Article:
By Flavio Falcinelli
The RAL10 receivers are versatile and offer many possibilities of use: their input bandwidth, in fact, includes the intermediate frequencies (IF) 900-2000 MHz, a standard for devices Low Noise Block Converter (LNB) used for the satellite TV reception in Ku-band (10-12 GHz) or C-band (3-4.5 GHz). The effective working frequency of the radio telescope will coincide with the input frequency of the selected LNB block.
We remind you that the external LNB unit, often comprising the illuminator for parabolic reflector, is the device placed directly on the antenna focal point. A coaxial cable will transport to our radio astronomy receiver the signal already converted to the IF band. It is a frequency converter (downwards) of the received signal.
The radiometric module microRAL10, common to all RAL10 products, is the "heart" of our receivers for radio astronomy and implements the most important functions. For those who want to deepen its functioning we suggest the reading of the related in-depth documents.
It is a radiometer operated by a microprocessor which amplifies the signal coming from the external LNB module, calculates the power of the received signal, "digitizes" the information and communicates with the station PC through a USB port.
Operating parameters are programmable and all the important functions of a radio astronomy receiver are implemented. The device is sensitive, stable and characterized by high degree of measurement resolution.
Radiometric module microRAL10, the core unit of radio astronomic microwave receivers of RAL family
If the operating frequency of our radio telescope is not too high, you can remove the external block LNB amplifier-converter implementing a direct conversion amplifier. The signal collected by the antenna will be amplified with low noise and filtered to operate at the set frequency, with the desired passband.
In fact, the microRAL10 input amplifier is broadband: it is not difficult to eliminate the original internal filter and insert an outer group of amplifiers with a band-pass filter "cut" to the desired working frequency. Obviously, with this configuration it is difficult to achieve bandpass filters with very narrow window: you must always check the effective "cleansing" of the chosen spectrum portion.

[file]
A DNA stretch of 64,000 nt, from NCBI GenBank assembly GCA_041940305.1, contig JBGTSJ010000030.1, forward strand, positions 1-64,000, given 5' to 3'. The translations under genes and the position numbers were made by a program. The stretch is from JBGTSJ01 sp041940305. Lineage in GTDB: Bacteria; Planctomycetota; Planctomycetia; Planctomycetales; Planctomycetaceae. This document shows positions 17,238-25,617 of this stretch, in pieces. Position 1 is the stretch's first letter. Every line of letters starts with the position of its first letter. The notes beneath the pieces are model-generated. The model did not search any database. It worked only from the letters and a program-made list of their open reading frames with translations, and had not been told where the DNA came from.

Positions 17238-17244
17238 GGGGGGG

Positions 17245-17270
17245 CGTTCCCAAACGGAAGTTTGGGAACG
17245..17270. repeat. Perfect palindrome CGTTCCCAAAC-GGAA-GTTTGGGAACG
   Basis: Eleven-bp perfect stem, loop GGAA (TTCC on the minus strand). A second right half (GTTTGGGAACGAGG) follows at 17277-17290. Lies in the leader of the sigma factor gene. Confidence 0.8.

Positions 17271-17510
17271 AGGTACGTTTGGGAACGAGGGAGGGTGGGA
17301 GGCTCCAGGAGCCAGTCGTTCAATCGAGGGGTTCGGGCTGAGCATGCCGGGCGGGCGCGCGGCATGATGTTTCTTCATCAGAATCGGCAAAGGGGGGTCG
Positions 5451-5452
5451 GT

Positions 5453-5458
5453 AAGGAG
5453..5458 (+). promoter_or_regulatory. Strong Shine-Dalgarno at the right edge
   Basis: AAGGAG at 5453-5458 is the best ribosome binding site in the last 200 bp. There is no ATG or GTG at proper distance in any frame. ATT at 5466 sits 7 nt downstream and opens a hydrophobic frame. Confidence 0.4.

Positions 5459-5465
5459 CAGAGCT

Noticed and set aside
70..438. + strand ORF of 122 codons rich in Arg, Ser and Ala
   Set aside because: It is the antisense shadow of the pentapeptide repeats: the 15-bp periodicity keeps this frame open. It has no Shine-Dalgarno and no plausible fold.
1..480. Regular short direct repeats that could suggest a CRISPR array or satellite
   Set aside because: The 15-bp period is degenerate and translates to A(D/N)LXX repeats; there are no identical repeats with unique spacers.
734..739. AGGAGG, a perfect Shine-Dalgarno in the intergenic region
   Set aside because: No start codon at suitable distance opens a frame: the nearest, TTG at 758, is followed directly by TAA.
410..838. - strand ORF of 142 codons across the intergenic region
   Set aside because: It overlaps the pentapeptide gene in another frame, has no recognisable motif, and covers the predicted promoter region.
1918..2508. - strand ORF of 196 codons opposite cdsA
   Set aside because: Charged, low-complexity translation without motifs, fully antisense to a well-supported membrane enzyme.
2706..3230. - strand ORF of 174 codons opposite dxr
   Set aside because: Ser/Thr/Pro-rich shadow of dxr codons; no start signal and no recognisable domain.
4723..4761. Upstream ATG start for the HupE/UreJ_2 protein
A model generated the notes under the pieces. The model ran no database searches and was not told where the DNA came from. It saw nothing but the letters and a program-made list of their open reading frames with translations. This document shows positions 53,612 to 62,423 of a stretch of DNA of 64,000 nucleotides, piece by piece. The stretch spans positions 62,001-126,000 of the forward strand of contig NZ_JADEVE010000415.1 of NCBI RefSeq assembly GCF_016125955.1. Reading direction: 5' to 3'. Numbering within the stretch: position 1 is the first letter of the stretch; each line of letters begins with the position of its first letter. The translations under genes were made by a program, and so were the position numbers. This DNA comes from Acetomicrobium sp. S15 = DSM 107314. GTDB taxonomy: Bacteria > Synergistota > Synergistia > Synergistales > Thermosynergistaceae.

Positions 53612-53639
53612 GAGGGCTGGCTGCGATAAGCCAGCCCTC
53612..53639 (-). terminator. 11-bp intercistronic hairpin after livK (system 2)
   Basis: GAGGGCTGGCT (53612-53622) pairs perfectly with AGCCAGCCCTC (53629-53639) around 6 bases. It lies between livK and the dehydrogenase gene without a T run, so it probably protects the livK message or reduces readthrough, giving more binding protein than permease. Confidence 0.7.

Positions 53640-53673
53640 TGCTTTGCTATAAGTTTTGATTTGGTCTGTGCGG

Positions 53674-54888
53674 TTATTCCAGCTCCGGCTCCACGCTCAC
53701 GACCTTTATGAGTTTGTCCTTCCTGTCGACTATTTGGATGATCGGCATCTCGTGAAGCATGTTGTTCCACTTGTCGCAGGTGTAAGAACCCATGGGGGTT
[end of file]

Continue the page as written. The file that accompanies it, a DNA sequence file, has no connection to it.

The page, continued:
As an example, the following images show an experimental radio telescope, working at the "magic" frequency of 1420 MHz, based on RAL10AP receiver.
Example of direct amplification receiver built "around" the radiometer RAL10AP. It is used an antenna horn (20 dB gain), a low noise amplifier (LNA) with band-pass filter centered on the frequency of 1420 MHz (connected immediately after the antenna), 30 meters of coaxial cable that carries the signal within the station. Before connecting the cable to the receiver RAL10AP a commercial line amplifier for TV-SAT is included.
We propose instruments designed "ad hoc" for the amateur radio astronomer: simple, modular and ready to use, which leave room for constructive imagination of the individual enthusiast and offer many possibilities for expansion.
If you’ll have the patience and the pleasure to follow us, you will find extensive documentation about our products that grows and develops over time. The software that controls our tools will always be available, free and updated, while our pages will host many examples of realizations and experiments based on Total-Power RAL10 receivers, made by us or by our friends who want to share the fascinating experience of amateur radio astronomy research.
Room for imagination!
Using our core modules, the wide range of components and accessories from the Satellite TV market and taking advantage of our support, there are no limits to the customization of your instrument.
Transit of the Milky Way (region of the Swan) carried out with an experimental radio telescope based on the RAL10AP receiver. The system reveals the radio emission of the Galaxy at 1415 MHz (with a theoretical bandwidth of 50 MHz). The radiation includes the continuous component and the neutral hydrogen contribution to 1420.406 MHz, which falls into the "receive window" of the radio telescope. This record does not show the profile of the neutral hydrogen line, but the continuous emission of the Galaxy and of the radio source Cygnus A unresolved because of the wide "field of view" antenna (around 16°).